Last week I wrote about the terrible practice of dyeing animals to make them “cuter”, a practice that invariably results in their death. Thousands of fish are dyed and sold every day – you just have to look at the Internet to see how many are for sale to those dreadful people who keep aquariums that are nothing more than cages for fish.
But it is not just fish that are subjected to this torture. Few people realize that corals and anemones that are also sold for these aquaria are also animals. They come from the reefs that protect our shores. They look like plants but they are not – and corals are not just one animal, but thousands of them.
Corals and sea anemones are marine invertebrates that are now being used as marine ornaments for aquariums. They belong to the animal family called Cnidarians, and while they have the ability to catch small fish using stinging cells on their tentacles, they obtain most of their nutrition from algae in their tissue, called zooxanthella.
Soft corals and stony corals are subjected to unnatural pigmentation in gaudy pink, magenta and bright yellow. Most aquarium keepers in this country know nothing about the fish and the animals that they are going to subject to misery – just to make their drawing rooms and offices more interesting – and they are the ones who are killing our coasts and all the animals / fish that live there. They are the ones who are taken in with these wonders of incredible colour, and fuel the trade and practice of dyed corals with their purchases. Some of the most commonly dyed corals include, but are not limited to: "Leather/Finger" coral, "Colt" coral, "Cup" coral, "Flowerpot" coral, and "Trumpet" coral. The practice of selling dyed corals in the market originated in Indonesia, in 2001, and then Fiji.
Anemones are animals that live in sand (in the ocean) and retract into it when disturbed. They are already threatened by pollution and an increase in ocean temperatures. Their removal upsets the local ecosystem, and many fish that live with them die when they are removed. Moreover, these animals grow and reproduce so slowly, that their population lies threatened.
Like corals, most of the anemones sold require a good deal of light to survive. The zooxanthellae provides the anemone with sugars in exchange for a safe place to live. When the anemone is dyed, the zooxanthellae are unable to obtain enough light to photosynthesize and soon die, starving the anemone. The “Sebae” and “Carpet” anemones are naturally brown, cream or light green coloured, and are usually dyed yellow, blue or red. Sometimes they are bleached white. Most people buy them thinking that they are plants to be used as decoration in an aquarium, but soon realize that anemones are fish-eating animals that move, stinging and eating almost any fish that brushes against them.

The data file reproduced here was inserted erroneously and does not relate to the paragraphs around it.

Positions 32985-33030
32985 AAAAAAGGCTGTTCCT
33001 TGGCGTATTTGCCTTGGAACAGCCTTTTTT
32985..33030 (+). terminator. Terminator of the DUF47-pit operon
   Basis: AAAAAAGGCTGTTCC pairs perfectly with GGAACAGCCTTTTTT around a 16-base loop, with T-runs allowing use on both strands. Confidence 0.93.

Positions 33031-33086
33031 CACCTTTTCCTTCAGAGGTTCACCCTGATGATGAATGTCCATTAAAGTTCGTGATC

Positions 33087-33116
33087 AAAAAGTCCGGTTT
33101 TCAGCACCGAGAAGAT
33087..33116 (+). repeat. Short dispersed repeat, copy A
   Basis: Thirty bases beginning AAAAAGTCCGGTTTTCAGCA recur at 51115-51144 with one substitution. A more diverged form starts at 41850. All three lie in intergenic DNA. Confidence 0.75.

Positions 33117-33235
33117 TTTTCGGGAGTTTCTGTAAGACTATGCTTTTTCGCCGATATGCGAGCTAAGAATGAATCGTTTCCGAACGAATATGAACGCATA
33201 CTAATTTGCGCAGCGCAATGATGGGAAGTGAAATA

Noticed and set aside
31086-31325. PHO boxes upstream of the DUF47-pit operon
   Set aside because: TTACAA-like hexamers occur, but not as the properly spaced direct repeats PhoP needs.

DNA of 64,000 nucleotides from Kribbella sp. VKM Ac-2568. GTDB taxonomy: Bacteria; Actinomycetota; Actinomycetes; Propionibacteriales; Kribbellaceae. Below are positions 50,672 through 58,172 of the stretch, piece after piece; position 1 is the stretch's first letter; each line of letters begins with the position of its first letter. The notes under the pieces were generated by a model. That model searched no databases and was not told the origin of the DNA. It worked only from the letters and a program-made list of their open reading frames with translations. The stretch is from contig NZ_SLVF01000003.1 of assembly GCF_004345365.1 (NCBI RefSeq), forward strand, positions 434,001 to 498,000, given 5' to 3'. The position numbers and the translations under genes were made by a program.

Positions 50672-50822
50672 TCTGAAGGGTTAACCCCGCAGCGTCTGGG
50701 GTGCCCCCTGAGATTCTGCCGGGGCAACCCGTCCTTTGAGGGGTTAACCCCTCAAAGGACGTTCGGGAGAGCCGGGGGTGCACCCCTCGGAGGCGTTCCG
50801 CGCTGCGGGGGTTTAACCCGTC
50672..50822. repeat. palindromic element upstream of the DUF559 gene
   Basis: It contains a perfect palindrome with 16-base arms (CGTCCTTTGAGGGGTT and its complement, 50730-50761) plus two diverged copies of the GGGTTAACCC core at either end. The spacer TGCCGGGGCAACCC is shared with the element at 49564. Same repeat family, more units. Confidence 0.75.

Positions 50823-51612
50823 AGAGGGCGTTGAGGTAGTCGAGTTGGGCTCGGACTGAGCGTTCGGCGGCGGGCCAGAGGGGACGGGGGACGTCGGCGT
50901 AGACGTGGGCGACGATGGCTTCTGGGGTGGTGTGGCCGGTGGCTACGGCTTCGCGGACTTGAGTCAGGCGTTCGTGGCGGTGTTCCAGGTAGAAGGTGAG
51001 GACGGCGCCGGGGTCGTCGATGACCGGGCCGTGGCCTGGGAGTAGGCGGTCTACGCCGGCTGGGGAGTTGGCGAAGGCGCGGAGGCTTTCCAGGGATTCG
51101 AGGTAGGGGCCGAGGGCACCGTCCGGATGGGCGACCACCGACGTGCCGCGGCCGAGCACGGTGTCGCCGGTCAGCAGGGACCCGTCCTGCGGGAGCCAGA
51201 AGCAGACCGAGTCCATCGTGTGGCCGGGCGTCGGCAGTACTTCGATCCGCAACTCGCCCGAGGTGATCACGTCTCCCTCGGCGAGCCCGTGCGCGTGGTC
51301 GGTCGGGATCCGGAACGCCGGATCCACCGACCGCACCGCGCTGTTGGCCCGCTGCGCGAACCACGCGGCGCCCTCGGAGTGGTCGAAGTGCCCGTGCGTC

Corals support thousands of species. They protect seashores from the impact of waves, serve as a vital input of food into the tropical / sub-tropical marine food chain, and assist in recycling nutrients, too. They provide home and shelter to over 25% of fish in the ocean and up to two million marine species. By eliminating them, everything that depends on it for survival will also be eliminated.
Without zooxanthellae, there is no food supply to them and these animals start to consume their own tissue due to starvation. This results in tissue necrosis, due to which the animal dies. Without the protection of zooxanthellae, corals and anemones also become vulnerable to pests, predators and diseases.
Another thing that kills them is the effect of bright lighting systems on an already stressed animal. A dyed or bleached animal can be quite sensitive to excessive illumination, which increases their rate of mortality. The stress of a high watt bulb, combined with shallow tank water is too stressful for them and makes them perish.
The Indian wildlife department is probably the most ill-informed, ill-equipped and corrupt of all departments. Its inspectors are rubbish – they are flat-footed illiterate constable types who can barely make out the difference between a snake and a monkey. Their job seems to be simply to take money from illegal sellers of animals and birds. Most times, members of People For Animals have to do the identifications for the police. There is one laboratory in the Wildlife Institute in Dehradun. Last time it was sent mongoose hair brushes for identification, it took one year and then returned them saying they could not make out whether these brushes were hair or acrylic! There are no workshops for officers or inspectors, no exams, no learning schedules.
The aquarium traders have taken advantage of this and the trade in illegal fish, coral and anemones is rampant. Dealers deliberately dye corals to make them more appealing to children and their parents since they are the largest segment of “hobby” customers. Exporters dye corals and anemones in a dreadful practice that compounds shipping stress and makes an animal, with an otherwise high rate of mortality, die very soon. Dealers and shop owners market dyed corals as “rare specimens”, often at extremely high prices. There are no responsible aquarium owners – an average shop is owned by illiterate thugs who sell illegal turtles under the counter as well and do not know the name of any species they sell. In fact they sell inappropriate food in the hope that some of your fish will die and they can keep selling you more.
The rules about aquaria are lying in the Ministry for Environment and Forests for the last 5 years and everytime any officer wants to make money, he simply threatens to turn them into law and Voila! he has enough money to take a foreign holiday with his family.
Maneka Sanjay Gandhi
*Proper wildlife rehabilitation is an extremely biologically and ecologically responsible attitude toward all living things.*